Panthers Draft Preview: Defensive Ends
[Ed note: With the rapid rise of former Mac Attack Intern turned NFL draft savant Josh "Casper" Norris, we're at it again. This time, former Mac Attack intern/draftnik Danny Guy will be covering the lead up to the NFL Draft for the show here on WFNZ.com, with a focus on the Panthers specific needs and breaking down the draft class by position. Have any questions, ask in the comments or interact with Danny on twitter: @danny_g13]
Grading the 2013 Draft: Defensive Ends
With Charles Johnson, Greg Hardy, Frank Alexander, and Thomas Keiser in the fold, no one would list DE anywhere near the top of the list for Panthers needs entering the draft. There is, however, a scenario where the best player available in the first round could be a defensive end. With re-signing Greg Hardy no guarantee, and the acknowledgement that all GMs state teams should always take the best player available, it may not be out of the question. There also could be some value later in the draft, and Danny Guy looks at some of the best fits for the Panthers.
Ezekiel Ansah – 6’5” – 271 lbs – Brigham Young – Projection: Top 12 selection - While there are other elite pass rushers I would give first round grades to, Ansah is the only one I will be talking about because of the lack of need at the position. In my opinion there is uncertainty about the Panthers ability to sign Greg Hardy long term next year, however, Defensive End is not a position that needs to be addressed until the later rounds (if at all). But Ansah is unique; he falls into a draft category I’m referring to as wildcards. These are the players who may not be significant needs, but who could easily be the best player available on the Panthers big board at 14. Much like the addition of Luke Kuechly last year, I’m a firm believer in adding talent, and filling holes in Free Agency. So without further ado, here’s my breakdown on one of the best pass rushers in the Draft, Ezekiel “Ziggy” Ansah.
• Rare Physical Traits: Looks the part of an elite pass rusher. Good height, long arms to knock down passes, and a frame that can stand to put on more muscle. Freakish athleticism and above average strength.
• Quickness: Not as explosive off the snap as teams might like, but makes up for it with long strides that get him to the Quarterback in a hurry.
• Change of Direction: Exceptional balance, and lateral movement that allows him to change directions well.
• Block Shedding: Good (not great) job of slipping off blocks to make tackles.
• Still Improving: Due to his lack of time with the game, Ansah is a player who looks to get better every game. His ceiling is through the roof. As 2012 progressed he started recognizing deception plays better, and reacting accordingly.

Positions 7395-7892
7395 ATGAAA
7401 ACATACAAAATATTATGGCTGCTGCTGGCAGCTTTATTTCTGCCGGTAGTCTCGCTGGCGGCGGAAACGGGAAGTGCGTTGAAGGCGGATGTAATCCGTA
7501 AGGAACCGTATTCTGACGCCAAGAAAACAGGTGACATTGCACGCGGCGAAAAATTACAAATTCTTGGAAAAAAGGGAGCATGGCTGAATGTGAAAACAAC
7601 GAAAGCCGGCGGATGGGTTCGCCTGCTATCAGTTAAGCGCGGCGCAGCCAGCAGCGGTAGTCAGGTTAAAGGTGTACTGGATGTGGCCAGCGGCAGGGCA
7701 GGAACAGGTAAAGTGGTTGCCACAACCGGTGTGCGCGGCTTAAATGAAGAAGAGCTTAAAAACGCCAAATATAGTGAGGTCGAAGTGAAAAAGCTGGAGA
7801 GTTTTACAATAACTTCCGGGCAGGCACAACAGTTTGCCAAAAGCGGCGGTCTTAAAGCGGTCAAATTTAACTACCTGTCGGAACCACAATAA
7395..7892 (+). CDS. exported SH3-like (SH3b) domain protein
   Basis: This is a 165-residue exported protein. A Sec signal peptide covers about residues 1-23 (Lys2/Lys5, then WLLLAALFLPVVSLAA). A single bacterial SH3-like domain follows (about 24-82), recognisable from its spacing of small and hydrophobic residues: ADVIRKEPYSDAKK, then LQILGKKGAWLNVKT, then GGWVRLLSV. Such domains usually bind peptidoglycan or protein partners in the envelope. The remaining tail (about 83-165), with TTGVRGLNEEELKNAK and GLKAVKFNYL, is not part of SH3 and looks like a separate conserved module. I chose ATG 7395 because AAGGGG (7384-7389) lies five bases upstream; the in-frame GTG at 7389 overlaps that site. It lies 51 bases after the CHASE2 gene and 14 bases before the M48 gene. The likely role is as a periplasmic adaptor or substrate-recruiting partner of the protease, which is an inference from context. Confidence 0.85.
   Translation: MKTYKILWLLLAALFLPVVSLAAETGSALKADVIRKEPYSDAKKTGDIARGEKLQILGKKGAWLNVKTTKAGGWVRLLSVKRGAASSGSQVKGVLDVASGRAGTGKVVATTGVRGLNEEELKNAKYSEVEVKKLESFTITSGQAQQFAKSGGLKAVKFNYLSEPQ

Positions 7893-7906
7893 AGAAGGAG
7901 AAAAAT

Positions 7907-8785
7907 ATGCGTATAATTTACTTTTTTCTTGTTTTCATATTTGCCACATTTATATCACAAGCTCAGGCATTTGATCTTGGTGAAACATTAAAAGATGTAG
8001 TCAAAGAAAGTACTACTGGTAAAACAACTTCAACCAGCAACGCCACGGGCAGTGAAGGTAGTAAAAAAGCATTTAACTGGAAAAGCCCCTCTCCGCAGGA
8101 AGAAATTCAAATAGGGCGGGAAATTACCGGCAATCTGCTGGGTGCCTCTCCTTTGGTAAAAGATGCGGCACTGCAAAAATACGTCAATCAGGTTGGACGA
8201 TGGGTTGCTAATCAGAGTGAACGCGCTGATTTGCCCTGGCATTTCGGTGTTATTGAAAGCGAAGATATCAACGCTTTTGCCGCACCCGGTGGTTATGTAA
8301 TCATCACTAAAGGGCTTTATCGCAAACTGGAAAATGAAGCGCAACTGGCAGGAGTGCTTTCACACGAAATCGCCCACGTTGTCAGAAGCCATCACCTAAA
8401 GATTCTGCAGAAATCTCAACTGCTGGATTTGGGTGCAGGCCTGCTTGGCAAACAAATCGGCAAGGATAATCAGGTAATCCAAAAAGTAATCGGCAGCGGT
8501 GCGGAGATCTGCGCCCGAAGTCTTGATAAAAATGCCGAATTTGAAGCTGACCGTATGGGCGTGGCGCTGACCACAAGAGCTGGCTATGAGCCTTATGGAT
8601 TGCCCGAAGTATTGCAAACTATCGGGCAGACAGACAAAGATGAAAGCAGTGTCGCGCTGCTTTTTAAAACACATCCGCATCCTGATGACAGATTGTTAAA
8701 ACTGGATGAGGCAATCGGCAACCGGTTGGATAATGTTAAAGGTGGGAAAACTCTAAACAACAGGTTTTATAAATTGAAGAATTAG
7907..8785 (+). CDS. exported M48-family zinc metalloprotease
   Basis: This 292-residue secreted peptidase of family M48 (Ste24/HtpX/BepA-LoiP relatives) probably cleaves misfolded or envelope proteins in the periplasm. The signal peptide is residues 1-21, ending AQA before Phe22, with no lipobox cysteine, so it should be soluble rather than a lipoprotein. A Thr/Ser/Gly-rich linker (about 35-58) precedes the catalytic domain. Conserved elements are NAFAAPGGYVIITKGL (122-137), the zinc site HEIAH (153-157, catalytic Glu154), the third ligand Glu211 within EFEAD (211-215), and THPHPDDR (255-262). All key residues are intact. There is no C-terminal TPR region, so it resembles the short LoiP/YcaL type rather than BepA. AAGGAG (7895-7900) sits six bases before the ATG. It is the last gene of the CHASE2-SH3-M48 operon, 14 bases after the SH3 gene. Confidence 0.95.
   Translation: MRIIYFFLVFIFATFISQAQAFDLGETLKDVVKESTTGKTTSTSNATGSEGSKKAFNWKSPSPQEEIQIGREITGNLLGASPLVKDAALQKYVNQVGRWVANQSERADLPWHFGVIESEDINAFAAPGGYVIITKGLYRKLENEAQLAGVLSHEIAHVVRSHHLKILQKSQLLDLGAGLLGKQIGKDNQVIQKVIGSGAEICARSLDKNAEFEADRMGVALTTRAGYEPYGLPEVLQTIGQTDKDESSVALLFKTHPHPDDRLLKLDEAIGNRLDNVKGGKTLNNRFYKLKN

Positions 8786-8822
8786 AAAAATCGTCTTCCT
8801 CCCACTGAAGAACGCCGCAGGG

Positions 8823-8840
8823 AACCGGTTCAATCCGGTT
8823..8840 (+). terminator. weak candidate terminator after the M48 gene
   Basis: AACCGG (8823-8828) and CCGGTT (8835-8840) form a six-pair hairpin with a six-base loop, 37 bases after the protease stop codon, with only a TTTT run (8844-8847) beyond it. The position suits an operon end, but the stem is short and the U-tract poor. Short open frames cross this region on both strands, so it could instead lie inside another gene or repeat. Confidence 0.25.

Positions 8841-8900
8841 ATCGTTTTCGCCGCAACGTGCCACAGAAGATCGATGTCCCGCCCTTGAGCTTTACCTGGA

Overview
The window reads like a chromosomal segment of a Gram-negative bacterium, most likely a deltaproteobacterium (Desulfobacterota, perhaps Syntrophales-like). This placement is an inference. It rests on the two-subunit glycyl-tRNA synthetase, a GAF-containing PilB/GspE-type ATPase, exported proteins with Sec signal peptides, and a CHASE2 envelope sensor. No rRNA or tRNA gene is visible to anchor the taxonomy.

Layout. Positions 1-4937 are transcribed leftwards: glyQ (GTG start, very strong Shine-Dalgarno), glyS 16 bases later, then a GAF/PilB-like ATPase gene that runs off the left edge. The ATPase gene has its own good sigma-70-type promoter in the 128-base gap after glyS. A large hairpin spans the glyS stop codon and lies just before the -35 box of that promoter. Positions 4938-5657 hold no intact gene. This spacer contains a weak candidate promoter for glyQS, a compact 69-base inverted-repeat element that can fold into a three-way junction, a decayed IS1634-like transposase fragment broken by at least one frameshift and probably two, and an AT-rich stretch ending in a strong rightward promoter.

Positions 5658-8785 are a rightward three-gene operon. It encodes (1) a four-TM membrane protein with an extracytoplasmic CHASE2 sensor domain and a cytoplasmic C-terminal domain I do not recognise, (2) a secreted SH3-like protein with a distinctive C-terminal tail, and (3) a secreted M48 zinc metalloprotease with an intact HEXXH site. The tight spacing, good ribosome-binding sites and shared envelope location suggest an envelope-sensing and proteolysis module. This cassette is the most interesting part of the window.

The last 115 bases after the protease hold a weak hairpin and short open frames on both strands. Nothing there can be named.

• Pass Defense: Exceptional at recognizing and reacting to the pass. Locates passing lanes on a consistent basis, and times his jump well to bat balls down. Also shows the ability to make plays on batted balls.
• First Step: Does not have the explosive initial first step you want to see at the position.
• Relies on Athleticism: Due to lack of experience, relies on his athleticism to win matchups.
• Hands: Needs to learn to use his hands better to disengage from blockers.
• Pad Level: Tends to play high resulting in a loss of leverage and at times being easily dealt with.
• Inexperience: Only played the game of football since 2010, so there are obvious holes in his technique. This creates a natural risk with selecting him, however the upside of the pick is off the charts.
It would be pretty surprising if Ansah is still on the board when the Panthers pick, it would present an interesting scenario. With Gettleman coming from a team that believes in building the defense around their pass rush, and the possibility of not being able to afford Greg Hardy, Ansah would be a very appealing pick for the Cats. That said, I expect him to be gone several picks before the Panthers are on the clock.
Devin Taylor – 6’7” – 266 lbs – South Carolina – Projection: Early to mid-fourth round selection - If the Panthers intend to add another pass rusher in this Draft, it will likely be someone in the middle to late rounds. One of the first guys that could be worth a look in this range is a player many Panthers fans are already familiar with, South Carolina’s Devin Taylor.
• Size: Prototype size for the position. Incredibly long wingspan that he can use to alter passes at the line.
• Versatility: Experience rushing in a three point stance, as well as a stand-up rusher. Shown ability to drop into and make plays in coverage.
• Run Support: Seals the edge well, forcing backs back inside at times.
• Play Recognition: Does a good job recognizing plays, and stays disciplined in his assignments most of the time.
• Experience: Four years starting in the SEC speaks for itself.
• Motor: Strong motor on most occasions, and plays well sideline to sideline. Has shown the ability to make tackles downfield when needed.
• Explosion: Lacks the snap explosion you expect to see from an impact pass rusher.
• Fluidity: Stiff in the hips, has trouble with change of direction in pursuit.
• Power: Doesn’t have the natural power in his game that you would hope for.
• Production: Production declined each year at South Carolina. This raises concerns because his Junior and Senior year he had Jadeveon Clowney on the other side to leave him in one on one situations.